Is China's outward investment in oil a global security concern?

Ilan Alon, Aleh Cherp

Research output: Contribution to journalArticlepeer-review

3 Scopus citations


The motivations prompting China's dramatic increase in outward foreign direct investment (OFDI) are not always clear, especially regarding OFDI by state-owned enterprises (SOEs) in energy and natural resources. First, both commercial and governmental interests are intertwined, although not necessarily in lock-step. Chinese SOEs listed in the West may worry about the reputational risks to their global corporate citizenship, while government stakeholders may instead focus on diplomatic international relations. Second, subsidies for oil investments may be viewed as serving Chinese national interests and threatening the national security of the host countries. Whether China's OFDI will benefit or harm global energy security, economic development and diplomatic relations is still hotly contested. This article discusses China's outward investment in oil with a global security concern.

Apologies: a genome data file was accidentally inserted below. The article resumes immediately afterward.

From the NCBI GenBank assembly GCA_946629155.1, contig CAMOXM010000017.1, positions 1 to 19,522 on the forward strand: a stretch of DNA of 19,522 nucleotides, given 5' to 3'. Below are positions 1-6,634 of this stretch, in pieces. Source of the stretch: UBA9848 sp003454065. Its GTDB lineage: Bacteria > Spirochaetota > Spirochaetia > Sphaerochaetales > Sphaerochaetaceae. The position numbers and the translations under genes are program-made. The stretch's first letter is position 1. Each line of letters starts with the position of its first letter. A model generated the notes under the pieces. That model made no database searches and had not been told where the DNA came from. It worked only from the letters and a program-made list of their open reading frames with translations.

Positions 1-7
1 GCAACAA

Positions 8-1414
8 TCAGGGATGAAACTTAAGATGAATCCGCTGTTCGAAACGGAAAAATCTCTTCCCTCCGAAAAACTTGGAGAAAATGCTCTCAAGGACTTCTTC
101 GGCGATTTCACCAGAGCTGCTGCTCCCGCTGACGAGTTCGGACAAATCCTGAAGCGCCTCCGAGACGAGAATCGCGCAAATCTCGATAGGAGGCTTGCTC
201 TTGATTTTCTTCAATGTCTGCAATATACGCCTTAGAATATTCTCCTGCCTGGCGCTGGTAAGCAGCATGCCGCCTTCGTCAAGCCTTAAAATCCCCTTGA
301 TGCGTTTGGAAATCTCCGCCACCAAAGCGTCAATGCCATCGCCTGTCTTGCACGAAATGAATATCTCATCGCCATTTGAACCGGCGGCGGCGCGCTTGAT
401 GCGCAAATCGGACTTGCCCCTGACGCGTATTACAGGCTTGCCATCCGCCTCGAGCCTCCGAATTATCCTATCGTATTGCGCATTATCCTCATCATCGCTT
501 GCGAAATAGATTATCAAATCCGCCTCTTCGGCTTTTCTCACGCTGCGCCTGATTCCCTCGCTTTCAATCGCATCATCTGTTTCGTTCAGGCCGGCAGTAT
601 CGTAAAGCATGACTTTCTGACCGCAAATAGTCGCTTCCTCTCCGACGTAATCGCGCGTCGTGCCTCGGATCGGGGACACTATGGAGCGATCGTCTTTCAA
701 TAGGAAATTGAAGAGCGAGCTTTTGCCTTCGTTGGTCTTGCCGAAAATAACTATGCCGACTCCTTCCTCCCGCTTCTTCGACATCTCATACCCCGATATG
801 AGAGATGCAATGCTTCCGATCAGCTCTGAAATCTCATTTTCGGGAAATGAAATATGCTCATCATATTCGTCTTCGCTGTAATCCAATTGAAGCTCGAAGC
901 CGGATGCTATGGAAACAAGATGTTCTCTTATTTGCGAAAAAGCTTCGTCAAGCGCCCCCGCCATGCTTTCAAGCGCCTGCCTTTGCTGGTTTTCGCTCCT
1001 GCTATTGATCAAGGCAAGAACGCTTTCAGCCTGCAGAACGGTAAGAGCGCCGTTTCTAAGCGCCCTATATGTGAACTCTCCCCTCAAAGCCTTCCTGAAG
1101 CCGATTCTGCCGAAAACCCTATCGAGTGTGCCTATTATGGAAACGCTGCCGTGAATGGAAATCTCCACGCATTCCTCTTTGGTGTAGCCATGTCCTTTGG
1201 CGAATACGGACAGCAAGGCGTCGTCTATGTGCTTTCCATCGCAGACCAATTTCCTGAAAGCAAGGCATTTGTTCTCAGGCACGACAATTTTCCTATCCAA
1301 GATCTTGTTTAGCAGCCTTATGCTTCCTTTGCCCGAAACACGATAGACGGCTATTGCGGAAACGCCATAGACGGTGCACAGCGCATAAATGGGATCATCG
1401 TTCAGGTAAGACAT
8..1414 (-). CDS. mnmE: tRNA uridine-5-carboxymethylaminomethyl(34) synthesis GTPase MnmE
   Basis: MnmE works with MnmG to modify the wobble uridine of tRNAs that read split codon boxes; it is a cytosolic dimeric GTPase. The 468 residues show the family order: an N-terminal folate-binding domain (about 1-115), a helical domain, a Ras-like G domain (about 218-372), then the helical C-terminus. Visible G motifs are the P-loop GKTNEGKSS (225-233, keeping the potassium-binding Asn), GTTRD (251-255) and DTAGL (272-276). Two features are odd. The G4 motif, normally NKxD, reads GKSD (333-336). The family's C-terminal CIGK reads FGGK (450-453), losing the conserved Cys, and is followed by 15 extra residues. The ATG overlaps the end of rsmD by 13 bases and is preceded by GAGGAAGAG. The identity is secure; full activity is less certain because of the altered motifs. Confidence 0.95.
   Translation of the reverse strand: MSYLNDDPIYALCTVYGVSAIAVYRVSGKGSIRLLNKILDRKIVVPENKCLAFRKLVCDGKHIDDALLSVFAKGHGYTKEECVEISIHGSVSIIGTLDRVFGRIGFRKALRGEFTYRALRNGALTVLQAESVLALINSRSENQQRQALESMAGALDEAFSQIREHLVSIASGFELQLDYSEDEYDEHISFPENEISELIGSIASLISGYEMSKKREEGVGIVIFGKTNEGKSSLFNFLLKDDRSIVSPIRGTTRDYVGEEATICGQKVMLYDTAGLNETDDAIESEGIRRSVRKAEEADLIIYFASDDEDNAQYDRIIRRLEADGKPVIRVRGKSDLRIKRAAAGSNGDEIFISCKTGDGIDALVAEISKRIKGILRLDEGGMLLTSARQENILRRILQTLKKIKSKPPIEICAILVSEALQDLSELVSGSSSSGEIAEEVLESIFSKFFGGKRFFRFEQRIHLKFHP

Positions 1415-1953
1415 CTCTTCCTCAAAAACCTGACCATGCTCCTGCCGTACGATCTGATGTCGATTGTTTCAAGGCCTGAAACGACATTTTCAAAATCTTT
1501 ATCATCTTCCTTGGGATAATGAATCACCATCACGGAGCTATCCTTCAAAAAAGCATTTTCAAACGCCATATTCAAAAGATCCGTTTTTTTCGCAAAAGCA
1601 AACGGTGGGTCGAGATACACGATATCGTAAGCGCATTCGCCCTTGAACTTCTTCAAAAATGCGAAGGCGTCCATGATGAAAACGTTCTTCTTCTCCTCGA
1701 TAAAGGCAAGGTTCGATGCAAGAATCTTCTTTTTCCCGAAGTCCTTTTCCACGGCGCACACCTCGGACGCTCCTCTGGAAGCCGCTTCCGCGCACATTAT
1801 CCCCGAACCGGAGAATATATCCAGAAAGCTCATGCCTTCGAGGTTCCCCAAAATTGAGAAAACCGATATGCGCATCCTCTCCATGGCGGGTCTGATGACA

Original languageEnglish
Pages (from-to)1-3
Number of pages3
JournalTransnational Corporations Review
Issue number4
StatePublished - 1 Dec 2012
Externally publishedYes


  • China
  • SOEs
  • global security
  • oil industry
  • outward investment


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